I think there is a way to move forward. Let’s assume two things: Roe v. Wade (the case that legalized abortion nationwide in America)is off the table, and no one ever WANTS an abortion – not even the women who have them. Given that, it’s fair to say it’s in everyone’s best interests to reduce the abortion rate. So, how do we start? Well, contraception. In countries where birth control is free and accessible and where sex ed is taught, the number of teen pregnancies is half what it is in the US. But those who are most often anti-choice are also anti-contraception. That baffles me – and feels much less about saving the lives of babies than it does about controlling women. Next: we know 75% of women have abortions because they can’t afford a baby. So… let’s raise the minimum wage. Let’s pass universal health care that covers maternity care plus the health care of the child. Let’s pass federally funded daycare. Let’s penalise companies that don’t promote women because they keep leaving the work force to have babies. All of these are excellent laws that we never discuss, because we are too busy talking about Roe v. Wade. I also believe it’s up to our male allies to speak up. Right now we live in a patriarchy in America – women can scream into the void but it’s men who are heard and listened to. So men need to get everyone’s attention… and pass the metaphorical microphone to a woman, so her voice can be amplified. Men need to convince other men that women’s rights are human rights. I also think it’s necessary for us to reach across the aisle and have a conversation with someone whose beliefs don’t match our own – but instead of judging and talking, just listen, and hope they offer you the same grace.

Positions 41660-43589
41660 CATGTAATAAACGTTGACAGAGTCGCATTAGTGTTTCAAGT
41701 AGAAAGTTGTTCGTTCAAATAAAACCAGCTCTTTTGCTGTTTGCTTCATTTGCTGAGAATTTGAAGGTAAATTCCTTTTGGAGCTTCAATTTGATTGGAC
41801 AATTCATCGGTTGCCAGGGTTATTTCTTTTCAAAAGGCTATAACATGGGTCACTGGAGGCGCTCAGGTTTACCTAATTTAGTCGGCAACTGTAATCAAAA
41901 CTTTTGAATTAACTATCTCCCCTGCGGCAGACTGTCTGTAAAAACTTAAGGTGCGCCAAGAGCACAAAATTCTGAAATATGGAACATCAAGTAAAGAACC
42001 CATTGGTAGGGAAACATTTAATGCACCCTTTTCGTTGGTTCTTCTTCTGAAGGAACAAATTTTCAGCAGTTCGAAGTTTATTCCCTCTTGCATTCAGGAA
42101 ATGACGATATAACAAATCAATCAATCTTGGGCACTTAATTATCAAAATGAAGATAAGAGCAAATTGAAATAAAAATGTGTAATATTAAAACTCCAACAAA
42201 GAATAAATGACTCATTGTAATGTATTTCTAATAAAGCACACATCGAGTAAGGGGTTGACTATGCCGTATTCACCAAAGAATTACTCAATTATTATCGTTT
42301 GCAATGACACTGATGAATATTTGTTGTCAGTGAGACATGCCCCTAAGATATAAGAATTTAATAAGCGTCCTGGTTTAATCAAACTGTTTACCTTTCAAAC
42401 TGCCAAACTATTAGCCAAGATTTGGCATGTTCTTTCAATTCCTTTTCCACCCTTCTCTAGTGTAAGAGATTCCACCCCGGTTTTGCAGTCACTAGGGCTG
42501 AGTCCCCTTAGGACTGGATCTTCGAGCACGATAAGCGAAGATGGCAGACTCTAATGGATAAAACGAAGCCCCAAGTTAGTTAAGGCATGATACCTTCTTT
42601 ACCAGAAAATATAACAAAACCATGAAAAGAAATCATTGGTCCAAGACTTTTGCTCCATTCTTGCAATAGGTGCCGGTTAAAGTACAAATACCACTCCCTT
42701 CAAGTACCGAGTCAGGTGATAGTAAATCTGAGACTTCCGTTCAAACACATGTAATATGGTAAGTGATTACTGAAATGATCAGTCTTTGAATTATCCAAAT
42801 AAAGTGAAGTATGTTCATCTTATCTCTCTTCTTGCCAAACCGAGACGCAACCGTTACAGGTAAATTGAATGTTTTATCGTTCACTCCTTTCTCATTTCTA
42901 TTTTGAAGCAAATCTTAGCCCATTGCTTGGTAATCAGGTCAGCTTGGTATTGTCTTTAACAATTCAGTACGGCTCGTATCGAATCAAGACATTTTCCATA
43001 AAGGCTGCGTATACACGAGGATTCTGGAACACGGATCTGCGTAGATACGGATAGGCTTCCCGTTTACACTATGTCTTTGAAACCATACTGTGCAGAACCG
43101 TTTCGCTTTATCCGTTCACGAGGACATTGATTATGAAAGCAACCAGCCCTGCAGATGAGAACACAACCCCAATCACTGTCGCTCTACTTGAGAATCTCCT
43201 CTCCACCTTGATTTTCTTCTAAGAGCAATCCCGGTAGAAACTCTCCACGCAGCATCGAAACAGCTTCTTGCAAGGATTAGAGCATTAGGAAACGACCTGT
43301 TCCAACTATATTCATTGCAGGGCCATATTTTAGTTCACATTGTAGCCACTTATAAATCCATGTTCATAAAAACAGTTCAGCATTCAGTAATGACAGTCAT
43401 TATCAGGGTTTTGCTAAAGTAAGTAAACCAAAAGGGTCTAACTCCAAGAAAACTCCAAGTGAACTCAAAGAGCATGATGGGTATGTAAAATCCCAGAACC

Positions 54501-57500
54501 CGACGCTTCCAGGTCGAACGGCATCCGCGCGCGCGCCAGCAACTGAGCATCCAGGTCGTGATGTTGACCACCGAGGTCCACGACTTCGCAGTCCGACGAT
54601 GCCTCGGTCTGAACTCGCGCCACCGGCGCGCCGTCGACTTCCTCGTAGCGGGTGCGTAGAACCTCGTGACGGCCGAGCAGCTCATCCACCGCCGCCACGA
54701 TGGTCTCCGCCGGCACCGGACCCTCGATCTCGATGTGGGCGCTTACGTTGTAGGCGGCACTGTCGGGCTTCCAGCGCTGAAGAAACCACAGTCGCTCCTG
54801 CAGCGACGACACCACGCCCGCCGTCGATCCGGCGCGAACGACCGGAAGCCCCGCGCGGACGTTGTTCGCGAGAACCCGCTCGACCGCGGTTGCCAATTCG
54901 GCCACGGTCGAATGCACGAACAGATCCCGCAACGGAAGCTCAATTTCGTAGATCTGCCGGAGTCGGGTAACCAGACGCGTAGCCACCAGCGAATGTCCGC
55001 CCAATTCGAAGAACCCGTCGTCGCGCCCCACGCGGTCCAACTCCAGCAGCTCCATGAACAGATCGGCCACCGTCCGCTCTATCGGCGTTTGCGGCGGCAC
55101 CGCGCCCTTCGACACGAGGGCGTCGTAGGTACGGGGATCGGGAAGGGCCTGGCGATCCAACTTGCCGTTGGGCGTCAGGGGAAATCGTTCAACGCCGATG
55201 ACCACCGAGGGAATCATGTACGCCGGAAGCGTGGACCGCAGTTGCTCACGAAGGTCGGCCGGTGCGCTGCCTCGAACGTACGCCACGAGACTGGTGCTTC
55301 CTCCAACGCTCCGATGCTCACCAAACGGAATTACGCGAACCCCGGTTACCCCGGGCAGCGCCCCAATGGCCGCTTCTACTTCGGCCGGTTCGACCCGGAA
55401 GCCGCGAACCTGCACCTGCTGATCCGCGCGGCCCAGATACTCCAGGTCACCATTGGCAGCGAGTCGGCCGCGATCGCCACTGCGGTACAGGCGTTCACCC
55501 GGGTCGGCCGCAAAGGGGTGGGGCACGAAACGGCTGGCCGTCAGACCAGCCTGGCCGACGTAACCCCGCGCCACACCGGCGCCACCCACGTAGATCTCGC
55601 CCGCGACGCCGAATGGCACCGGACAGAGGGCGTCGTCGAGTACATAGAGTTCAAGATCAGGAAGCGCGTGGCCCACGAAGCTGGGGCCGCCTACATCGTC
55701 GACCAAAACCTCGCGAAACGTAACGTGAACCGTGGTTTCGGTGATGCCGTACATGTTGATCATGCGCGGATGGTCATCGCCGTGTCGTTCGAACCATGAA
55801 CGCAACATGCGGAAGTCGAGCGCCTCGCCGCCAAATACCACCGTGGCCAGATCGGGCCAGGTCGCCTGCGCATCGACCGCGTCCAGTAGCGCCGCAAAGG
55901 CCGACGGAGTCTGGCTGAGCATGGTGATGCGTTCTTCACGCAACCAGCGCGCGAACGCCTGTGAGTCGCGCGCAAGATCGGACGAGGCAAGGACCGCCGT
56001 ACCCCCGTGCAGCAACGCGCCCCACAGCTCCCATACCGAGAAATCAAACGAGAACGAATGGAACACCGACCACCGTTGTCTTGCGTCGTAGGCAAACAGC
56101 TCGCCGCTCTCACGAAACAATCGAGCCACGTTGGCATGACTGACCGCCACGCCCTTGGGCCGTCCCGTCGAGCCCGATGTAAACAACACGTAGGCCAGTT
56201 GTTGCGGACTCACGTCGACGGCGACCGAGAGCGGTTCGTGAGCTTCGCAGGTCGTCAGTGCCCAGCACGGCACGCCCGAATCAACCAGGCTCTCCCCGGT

Is it that they are so desperate to save the lives of the unborn, as they claim… or is it that they want to control women’s sexuality?
What did you hope to achieve by writing this book?
I want to move the national conversation about abortion rights past Roe v. Wade, and to invite people to listen to what the ‘other side’ has to say.
What can we do to reduce the stigma around abortion?
Of the 151 women I interviewed who had an abortion, less than 25 said they were willing to be acknowledged by name, and most of those were by initial or pseudonym. That devastated me. Women have been shamed into hiding their stories, and by doing so, allowed others to come up with the narrative: one of regret, one of embarrassment, one of blame. If they DO speak up, they are victimised and vilified even though one in four women will have one. It’s time to take back the narrative, to normalise abortion, so that women are no longer made to feel that this one decision is the high water mark of their lives. I hope A Spark of Light encourages women to have the courage to tell their abortion story, so that in the future, another woman might be equally as brave.
Jodi Picoult will be discussing A Spark of Light at Sheffield Hallam University’s Pennine Theatre on Tuesday 30 October. Tickets are £18 (£17 concession) and includes a signed copy of the book.